President Trump has just signed a new Executive Order blocking many people from six Muslim-majority countries from coming to the United States. The countries that are banned are Iran, Somalia, Sudan, Yemen, Syria and Libya. Visa processing for these six countries will be suspended for at least 90 days. The new executive order comes after Trump’s last Muslim Ban was put on hold by federal courts around the country.
Unlike the earlier Muslim Ban, the new order does not go into effect immediately. It will be implemented on March 16, 2017. Beginning on that date, the order will exclude people “who are outside the United States and who did not have a valid visa at 5 p.m. Eastern Standard Time on January 27, 2017, and do not have a valid visa on the effective date of this order,” according to a leaked Q&A explaining the new ban.
According to the leaked guidance, the new executive order will not have an impact on some visa holders from the six countries. The guidance says: “Individuals holding valid visas on the effective date of the Executive Order or on January 27, 2017 prior to 5:00 PM do not fall within the scope of the Order.”
It also should not impact those immigrants from the six countries who already have permanent residence and who travel abroad. According to the Q&A, “the suspension of entry does not apply to lawful permanent residents of the United States.”
The ban does not apply to people from Iraq, a country covered by the first Muslim Travel Ban. The Trump administration came under intense pressure from the government of Iraq to remove it from the list of banned countries. Some legislators in that country proposed retaliatory measures in response that would have barred Americans from entering Iraq.
The executive order also reinstates the closing of refugee admissions worldwide. According to the guidance leaked to the press: “the Refugee Admissions Program will be temporarily suspended for the next 120 days while DHS and interagency partners review screening procedures.” The indefinite ban on Syrian refugees that was in the earlier executive order is not in the order issued today.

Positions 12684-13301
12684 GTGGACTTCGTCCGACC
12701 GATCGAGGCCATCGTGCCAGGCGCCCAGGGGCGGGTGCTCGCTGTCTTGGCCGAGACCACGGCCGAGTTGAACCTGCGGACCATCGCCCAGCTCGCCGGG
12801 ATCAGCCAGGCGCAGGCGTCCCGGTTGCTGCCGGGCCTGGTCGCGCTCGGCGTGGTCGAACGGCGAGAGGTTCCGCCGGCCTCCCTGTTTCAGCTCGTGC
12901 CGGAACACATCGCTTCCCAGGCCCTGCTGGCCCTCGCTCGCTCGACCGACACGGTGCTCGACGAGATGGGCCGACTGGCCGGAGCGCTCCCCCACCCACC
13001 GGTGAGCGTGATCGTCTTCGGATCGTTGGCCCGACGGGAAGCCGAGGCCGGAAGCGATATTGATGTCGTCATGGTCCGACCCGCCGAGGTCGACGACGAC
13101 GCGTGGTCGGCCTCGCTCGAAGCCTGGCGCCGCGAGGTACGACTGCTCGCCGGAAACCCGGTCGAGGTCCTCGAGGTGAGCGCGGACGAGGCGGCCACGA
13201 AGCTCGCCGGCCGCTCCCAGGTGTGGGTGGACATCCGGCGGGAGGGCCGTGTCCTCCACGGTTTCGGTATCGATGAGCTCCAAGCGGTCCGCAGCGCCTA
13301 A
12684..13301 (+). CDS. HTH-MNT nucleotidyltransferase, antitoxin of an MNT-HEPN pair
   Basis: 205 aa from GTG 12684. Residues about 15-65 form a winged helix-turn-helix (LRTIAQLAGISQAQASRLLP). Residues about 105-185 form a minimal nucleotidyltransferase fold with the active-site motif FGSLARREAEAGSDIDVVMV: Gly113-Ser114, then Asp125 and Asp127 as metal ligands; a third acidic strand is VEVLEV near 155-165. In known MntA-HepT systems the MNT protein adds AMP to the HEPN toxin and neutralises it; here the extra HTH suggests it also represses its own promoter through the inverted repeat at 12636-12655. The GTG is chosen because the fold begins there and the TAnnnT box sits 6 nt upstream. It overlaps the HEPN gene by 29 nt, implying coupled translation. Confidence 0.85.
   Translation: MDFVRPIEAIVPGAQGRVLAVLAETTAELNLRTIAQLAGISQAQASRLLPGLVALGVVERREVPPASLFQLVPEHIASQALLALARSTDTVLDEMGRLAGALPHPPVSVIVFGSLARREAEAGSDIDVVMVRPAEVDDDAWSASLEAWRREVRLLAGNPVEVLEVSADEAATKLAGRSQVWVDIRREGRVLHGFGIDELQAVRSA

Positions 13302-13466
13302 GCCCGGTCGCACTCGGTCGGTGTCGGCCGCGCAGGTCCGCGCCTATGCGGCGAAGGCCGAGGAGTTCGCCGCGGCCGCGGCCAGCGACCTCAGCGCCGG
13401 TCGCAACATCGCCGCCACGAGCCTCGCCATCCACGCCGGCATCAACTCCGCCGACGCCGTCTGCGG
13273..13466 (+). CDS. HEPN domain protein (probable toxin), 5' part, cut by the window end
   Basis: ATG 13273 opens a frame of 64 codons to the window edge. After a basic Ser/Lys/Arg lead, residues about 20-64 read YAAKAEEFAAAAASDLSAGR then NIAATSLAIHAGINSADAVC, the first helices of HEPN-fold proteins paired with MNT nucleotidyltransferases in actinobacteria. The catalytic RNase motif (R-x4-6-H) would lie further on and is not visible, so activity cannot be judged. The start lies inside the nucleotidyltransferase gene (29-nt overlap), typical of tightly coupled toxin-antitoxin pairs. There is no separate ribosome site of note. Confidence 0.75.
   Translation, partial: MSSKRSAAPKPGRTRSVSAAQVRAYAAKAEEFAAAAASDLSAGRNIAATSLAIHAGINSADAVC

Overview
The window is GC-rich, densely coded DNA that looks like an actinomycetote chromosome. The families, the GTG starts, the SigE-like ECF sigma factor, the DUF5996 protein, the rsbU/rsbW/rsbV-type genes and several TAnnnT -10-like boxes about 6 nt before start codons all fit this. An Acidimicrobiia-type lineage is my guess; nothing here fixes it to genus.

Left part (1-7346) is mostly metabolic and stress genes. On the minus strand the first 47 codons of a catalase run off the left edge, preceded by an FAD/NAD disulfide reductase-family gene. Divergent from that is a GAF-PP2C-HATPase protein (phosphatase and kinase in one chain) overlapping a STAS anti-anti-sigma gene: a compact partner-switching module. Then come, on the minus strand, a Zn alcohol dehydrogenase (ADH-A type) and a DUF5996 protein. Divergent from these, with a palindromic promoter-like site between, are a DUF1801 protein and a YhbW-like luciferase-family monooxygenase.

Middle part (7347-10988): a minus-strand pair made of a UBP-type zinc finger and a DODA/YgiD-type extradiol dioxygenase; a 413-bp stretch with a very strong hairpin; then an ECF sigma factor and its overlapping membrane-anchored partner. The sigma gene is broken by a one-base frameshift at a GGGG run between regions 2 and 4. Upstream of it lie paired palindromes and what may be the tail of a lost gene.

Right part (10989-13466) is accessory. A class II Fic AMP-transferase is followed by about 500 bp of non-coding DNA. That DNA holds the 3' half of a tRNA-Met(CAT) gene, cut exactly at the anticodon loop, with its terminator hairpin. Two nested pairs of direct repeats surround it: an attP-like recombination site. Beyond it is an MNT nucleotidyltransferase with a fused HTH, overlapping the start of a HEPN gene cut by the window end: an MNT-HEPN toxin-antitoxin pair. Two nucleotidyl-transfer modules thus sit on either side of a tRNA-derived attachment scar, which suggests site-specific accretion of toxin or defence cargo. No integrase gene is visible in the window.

Grace Meng of Human Rights Watch said that the changes in the Muslim Ban are “merely cosmetic.” Meng said that “President Trump still seems to believe you can determine who’s a terrorist by knowing which country a man, woman or child is from. Putting this executive order into effect will only create a false sense of security that genuine steps are being taken to protect Americans from attack, while undermining the standing of the US as a refuge for those at greater risk.”
Although the Muslim bans have been justified by Trump on national security grounds, a leaked Department of Homeland Security report contradicts the claim that “extreme vetting” will make us safer. The report says that in the few cases where immigrants have been involved in terrorism, the radicalization had occurred in the United States and “extreme vetting” would not have headed off the trouble.
White House insiders told the Los Angeles Times last week that top Trump advisers Steve Bannon and Steve Miller have broader goals for the Muslim Ban than merely vetting immigrants. They hope to use immigration policy to shift America’s changing demographics away from its growing racial and ethnic diversity. According to the Los Angeles Times:
“Inside the West Wing, the two men have pushed an ominous view of refugee and immigration flows, telling other policymakers that if large numbers of Muslims are allowed to enter the U.S., parts of American cities will begin to replicate marginalized immigrant neighborhoods in France, Germany and Belgium that have been home to plotters of terrorist attacks in recent years, according to a White House aide familiar with the discussions.”
The effort by Bannon and Miller to curtail non-white immigration reflects the approach of the president himself. Donald Trump’s speech at CPAC four years ago when he said: “I say to myself, why aren’t we letting people in from Europe? Nobody wants to say it — but I have many friends from Europe. They want to come in. People I know. Tremendous people. Hardworking people. They can’t come in.”
So while the newest executive order will be argued in the immigration courts on national security grounds, it really expresses the nationalist insecurity of its authors.